Washington regardless of the party in power has been ill equipped to let go of the last group because of either fear of losing power or fear of failure or both.

Posted by: Rob at March 17, 2007 5:59 PM
Comment #212534

I have no problem with looking at things critically. Appropriate use of government is key to making government useful to the people, which is in fact the modern liberal’s true goal, not a dogmatic love of big government.

I think the big problem is categorical thinking, of approach it in an all or nothing manner from either side. Some government works and can work, and some doesn’t work and can’t work.

How do you discern the difference? I think people from both side of the fence need to do their best to make their arguments particular to the issues and programs at hand, finding where government does things better, and where it doesn’t by a close examination of the facts. Fanatically held-to beliefs stretch credibility by their nature. If nothing can disprove one’s ideas, nothing can prove them either.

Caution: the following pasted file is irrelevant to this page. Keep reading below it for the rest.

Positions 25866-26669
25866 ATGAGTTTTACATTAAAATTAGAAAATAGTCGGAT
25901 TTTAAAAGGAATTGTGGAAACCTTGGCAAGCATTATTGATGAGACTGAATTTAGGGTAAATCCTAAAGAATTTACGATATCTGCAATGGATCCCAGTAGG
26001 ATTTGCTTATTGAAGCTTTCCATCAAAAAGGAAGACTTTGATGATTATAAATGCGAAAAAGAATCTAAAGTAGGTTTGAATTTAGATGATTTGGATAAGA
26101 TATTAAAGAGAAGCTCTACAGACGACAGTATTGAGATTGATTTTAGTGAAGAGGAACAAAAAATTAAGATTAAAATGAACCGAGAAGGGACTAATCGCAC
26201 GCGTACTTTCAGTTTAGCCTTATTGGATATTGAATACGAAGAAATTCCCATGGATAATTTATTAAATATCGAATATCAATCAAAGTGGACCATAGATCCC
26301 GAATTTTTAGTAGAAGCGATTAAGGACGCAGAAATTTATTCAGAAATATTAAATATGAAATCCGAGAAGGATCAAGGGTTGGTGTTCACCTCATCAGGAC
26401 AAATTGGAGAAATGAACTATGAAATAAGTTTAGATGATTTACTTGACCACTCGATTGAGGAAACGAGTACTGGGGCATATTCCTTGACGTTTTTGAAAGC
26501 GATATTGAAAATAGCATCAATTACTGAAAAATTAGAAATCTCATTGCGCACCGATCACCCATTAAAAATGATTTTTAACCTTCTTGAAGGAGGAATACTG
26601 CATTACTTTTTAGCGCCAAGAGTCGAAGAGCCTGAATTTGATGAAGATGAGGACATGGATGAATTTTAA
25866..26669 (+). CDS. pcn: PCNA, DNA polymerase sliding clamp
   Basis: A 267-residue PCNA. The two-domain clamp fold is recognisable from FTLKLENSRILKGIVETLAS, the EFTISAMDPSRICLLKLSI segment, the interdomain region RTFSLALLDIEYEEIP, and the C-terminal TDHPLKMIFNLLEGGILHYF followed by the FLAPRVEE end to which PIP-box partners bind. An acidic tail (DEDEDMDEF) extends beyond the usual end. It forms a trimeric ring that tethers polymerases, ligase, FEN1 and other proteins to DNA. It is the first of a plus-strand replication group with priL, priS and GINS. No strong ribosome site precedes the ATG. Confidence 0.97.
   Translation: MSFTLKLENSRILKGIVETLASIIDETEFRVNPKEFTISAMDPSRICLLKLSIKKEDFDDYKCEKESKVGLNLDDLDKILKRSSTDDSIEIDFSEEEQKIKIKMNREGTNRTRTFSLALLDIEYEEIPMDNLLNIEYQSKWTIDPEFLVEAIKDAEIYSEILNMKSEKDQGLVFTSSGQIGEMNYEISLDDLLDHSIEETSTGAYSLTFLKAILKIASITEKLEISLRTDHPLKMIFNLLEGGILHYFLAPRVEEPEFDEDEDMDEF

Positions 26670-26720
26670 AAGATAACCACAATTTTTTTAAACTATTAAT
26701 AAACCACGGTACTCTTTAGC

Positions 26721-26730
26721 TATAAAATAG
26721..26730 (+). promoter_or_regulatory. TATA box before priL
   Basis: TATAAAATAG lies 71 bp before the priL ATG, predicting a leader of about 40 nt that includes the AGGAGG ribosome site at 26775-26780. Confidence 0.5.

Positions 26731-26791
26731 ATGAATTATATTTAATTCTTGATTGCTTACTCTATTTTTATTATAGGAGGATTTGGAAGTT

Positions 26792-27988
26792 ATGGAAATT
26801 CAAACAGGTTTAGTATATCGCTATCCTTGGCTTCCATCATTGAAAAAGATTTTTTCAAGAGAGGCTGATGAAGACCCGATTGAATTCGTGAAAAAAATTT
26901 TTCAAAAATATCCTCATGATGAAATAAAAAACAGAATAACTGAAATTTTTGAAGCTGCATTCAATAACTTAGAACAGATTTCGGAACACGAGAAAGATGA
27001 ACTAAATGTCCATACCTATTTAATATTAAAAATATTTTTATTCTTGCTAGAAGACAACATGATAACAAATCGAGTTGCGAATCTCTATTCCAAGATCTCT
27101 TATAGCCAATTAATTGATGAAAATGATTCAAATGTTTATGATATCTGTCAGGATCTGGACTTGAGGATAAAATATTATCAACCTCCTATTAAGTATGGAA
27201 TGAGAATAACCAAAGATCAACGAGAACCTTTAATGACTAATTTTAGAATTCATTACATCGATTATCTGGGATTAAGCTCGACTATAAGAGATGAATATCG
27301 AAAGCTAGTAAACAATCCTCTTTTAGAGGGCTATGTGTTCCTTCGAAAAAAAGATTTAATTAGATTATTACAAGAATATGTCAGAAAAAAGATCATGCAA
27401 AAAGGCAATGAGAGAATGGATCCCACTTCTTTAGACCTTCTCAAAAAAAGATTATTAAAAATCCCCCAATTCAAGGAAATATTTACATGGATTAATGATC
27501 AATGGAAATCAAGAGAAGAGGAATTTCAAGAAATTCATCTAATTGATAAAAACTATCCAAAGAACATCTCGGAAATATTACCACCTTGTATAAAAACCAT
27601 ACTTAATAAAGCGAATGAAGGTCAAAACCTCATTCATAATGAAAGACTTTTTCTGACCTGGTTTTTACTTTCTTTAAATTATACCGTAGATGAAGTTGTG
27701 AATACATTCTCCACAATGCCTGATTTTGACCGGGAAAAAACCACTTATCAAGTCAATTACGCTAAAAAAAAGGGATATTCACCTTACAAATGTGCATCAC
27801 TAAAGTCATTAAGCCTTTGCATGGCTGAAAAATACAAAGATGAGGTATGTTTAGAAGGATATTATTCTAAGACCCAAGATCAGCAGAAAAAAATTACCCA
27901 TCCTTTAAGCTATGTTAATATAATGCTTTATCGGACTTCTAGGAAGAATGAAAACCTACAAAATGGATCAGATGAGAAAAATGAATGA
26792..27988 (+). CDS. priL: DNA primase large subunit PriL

We need to find the data that tells us one way or another whether our approach is working, and not simply take it on faith.

So, in answer to your concerns, yes, my pragmatism does extend that far.

Posted by: Stephen Daugherty at March 17, 2007 6:07 PM
Comment #212575

Thanks, Steven Daugherty, this is major problem in politics.

Accepting failure is something that can turn a defeat into a learning experience. The vague “Mistakes were made” is a popular phrase in D.C. these days and something the media has bounced around.

While I’m not for Seppuku, a little more mia culpa, would do us and the rest of the world a lot of good right now. Ritual Rehab seems to be more the vogue here, however.

Posted by: gergle at March 18, 2007 2:12 AM
Comment #212584


As usual, another excellent article.

Posted by: Ray Guest at March 18, 2007 10:21 AM
Comment #212599

Democrats load emergancy troop spending bill with 21 billion worth of LARD. Is this the promise being kept that Pelosi would save our childrens future from outragous spending? When will democrats stop blaiming their MASSIVE DEFICIT SPENDING on the Republicans.

Here we have a democrat controlled congress loading up a defense bill with massive additional spending. Why are the democrats breaking their promises to us? When will liberals demand that democrats stop with their culture of corruption and control spending?

Posted by: Stephen at March 18, 2007 2:02 PM
Comment #212605

Stephen (not Daugherty),